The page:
Messages shift to express hope for a short conflict and minimal casualties as area worshipers grapple with war.
By MOLLY MOORHEAD
© St. Petersburg Times
published March 23, 2003
They spoke from the pulpit for weeks, even months, about how to avoid war and achieve peace.
But as the first bombs fell on Iraq last week, area ministers had to rethink their weekend sermons and devise messages to help their congregations cope with life in a time of war.
Robert Wierenga, pastor of Palm Grove Church in Holiday, was leading a Bible study last Wednesday night when news arrived of air strikes in Baghdad. Suddenly the Bible study became a prayer vigil.
"We just totally threw out what had been planned," Wierenga said. "We just shifted gears."
Wierenga decided to structure his Sunday sermon around a Bible verse in which Jesus tells his followers to take up their own cross and follow him.
He said the "cross" of today is the danger faced by troops in battle and the struggle for those at home to be compassionate and forgiving.
"I think it's important for us as Christians to be mindful of the suffering that all sides will undergo in the coming weeks," he said. "Our own troops, of course, but also the innocent people of Iraq."
Peter Thompson, co-pastor of the Presbyterian Church of Seven Springs, said he would tap into the messages of Lent, the 40-day period of self reflection for Christians as they observe Jesus' death and resurrection.
"We are currently, during Lent, looking at the process of reconciliation," he said. His message will focus on repairing relationships, particularly the relationship with God and parents.
"Before we're at peace with the world, we first need to be at peace with our relationship with God and the people who brought us into the world," Thompson said.
Many churches will open their sanctuaries during the week for people to pray privately. Ministers say they hear opinions about the conflict from both ends of the political spectrum, but peace is the common goal.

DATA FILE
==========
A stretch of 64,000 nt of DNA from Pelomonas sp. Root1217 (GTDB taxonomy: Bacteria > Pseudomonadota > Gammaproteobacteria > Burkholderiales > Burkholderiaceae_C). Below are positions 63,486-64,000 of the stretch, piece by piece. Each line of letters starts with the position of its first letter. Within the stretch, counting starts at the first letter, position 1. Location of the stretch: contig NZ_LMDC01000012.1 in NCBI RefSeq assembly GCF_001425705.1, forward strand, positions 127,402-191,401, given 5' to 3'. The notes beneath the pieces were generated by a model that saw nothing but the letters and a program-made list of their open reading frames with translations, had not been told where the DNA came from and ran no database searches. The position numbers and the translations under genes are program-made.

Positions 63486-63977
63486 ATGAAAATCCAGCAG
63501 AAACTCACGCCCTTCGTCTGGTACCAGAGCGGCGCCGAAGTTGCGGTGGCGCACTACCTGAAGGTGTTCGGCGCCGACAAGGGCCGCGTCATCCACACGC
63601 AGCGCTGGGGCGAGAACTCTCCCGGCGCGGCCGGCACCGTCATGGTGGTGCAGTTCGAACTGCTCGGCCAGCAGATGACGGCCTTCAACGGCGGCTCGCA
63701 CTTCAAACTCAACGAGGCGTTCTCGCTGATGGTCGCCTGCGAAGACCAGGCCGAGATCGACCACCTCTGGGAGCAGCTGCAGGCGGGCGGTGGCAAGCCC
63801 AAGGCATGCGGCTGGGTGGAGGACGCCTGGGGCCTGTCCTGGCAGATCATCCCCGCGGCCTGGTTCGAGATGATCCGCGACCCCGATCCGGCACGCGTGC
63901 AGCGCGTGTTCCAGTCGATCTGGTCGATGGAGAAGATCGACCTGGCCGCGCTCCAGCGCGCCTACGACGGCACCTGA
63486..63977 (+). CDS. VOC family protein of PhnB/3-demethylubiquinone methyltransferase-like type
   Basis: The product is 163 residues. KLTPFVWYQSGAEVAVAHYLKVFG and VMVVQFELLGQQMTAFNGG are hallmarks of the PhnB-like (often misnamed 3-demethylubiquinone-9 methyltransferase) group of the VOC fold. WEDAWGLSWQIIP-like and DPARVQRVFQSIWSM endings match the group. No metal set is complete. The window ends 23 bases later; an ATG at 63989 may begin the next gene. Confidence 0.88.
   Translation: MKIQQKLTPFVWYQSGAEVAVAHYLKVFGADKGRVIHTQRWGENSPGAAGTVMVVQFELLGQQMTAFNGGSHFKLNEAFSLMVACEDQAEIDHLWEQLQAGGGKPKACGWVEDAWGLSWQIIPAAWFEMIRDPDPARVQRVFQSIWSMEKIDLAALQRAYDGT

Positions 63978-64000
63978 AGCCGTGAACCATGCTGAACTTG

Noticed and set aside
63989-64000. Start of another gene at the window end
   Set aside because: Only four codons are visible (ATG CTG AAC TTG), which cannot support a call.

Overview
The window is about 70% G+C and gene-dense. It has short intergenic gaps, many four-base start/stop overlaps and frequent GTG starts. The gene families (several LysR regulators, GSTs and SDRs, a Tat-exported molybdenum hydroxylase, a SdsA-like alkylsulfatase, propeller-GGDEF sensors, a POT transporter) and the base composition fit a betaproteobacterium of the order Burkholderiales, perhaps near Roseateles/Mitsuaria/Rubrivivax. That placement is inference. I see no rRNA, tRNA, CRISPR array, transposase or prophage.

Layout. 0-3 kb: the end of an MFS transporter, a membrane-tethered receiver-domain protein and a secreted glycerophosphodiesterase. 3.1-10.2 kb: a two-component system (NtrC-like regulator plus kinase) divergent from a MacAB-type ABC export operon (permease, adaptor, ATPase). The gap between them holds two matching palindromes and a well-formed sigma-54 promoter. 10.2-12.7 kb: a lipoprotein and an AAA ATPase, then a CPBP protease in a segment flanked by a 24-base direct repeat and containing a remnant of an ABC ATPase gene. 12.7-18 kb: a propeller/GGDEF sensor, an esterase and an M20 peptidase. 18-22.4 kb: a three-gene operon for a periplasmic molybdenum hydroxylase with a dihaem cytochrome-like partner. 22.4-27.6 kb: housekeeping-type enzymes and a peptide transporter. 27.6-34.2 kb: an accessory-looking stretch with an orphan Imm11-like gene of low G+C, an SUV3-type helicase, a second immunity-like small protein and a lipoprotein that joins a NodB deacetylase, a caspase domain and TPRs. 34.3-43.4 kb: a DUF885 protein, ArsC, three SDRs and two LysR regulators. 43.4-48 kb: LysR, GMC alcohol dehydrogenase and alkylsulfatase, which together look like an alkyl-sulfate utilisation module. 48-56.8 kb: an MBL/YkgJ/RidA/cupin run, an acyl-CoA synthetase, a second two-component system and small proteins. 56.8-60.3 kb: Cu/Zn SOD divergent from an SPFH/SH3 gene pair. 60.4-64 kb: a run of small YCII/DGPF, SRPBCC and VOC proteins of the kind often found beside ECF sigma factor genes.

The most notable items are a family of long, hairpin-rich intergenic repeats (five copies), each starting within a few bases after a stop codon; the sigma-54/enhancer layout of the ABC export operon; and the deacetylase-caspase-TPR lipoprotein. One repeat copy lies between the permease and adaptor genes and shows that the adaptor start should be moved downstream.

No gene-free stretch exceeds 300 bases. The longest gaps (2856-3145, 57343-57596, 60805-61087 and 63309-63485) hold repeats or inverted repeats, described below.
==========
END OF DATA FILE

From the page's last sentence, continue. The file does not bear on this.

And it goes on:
"You can have the peace of God even in the midst of conflict and war," said Ken Gruebel, pastor of St. Mark's Presbyterian Church in Hudson. "That peace doesn't change."
Gruebel preached weeks ago about the importance of finding alternatives to armed conflict. Now that war has begun, he will preach and pray for a quick resolution.
"As people of faith, we would want the least amount of bloodshed and the least amount of loss on both sides," Gruebel said.
A recent trip to Israel reminded Rabbi Jeff Zaremsky of his belief that the connection to God is first and foremost. Allegiance to national governments is secondary.
"God tells us to love one another and to share God's love with them," said Zaremsky of Beth-El Shalom in New Port Richey. "We do our job. The government can do their job."
He said he would continue to emphasize the basic tenet of minimizing war and death as much as possible.
"We believe that the love of God is available for everyone, and war kind of cuts that short with death and sorrow," he said.
Carole Yorke, a Unitarian Universalist minister in Odessa who has participated in numerous antiwar rallies, sent a letter to her congregants after fighting broke out.
"Our prayer must now focus on protecting all from harm and encouraging our soldiers to humanely deal with all Iraqis they encounter," she wrote. "May our troops do their jobs with the minimum of bloodshed."
Yorke, pastor at Spirit of Life Unitarian Universalist, changed the topic of her sermon from examining the justice of war to pulling together as a community during difficult times.
"We must be there for each other and continue to spread our message of love," Yorke said. "If we act in love within our community -- whatever community -- we can save ourselves, we can help save each other, we can save the creation."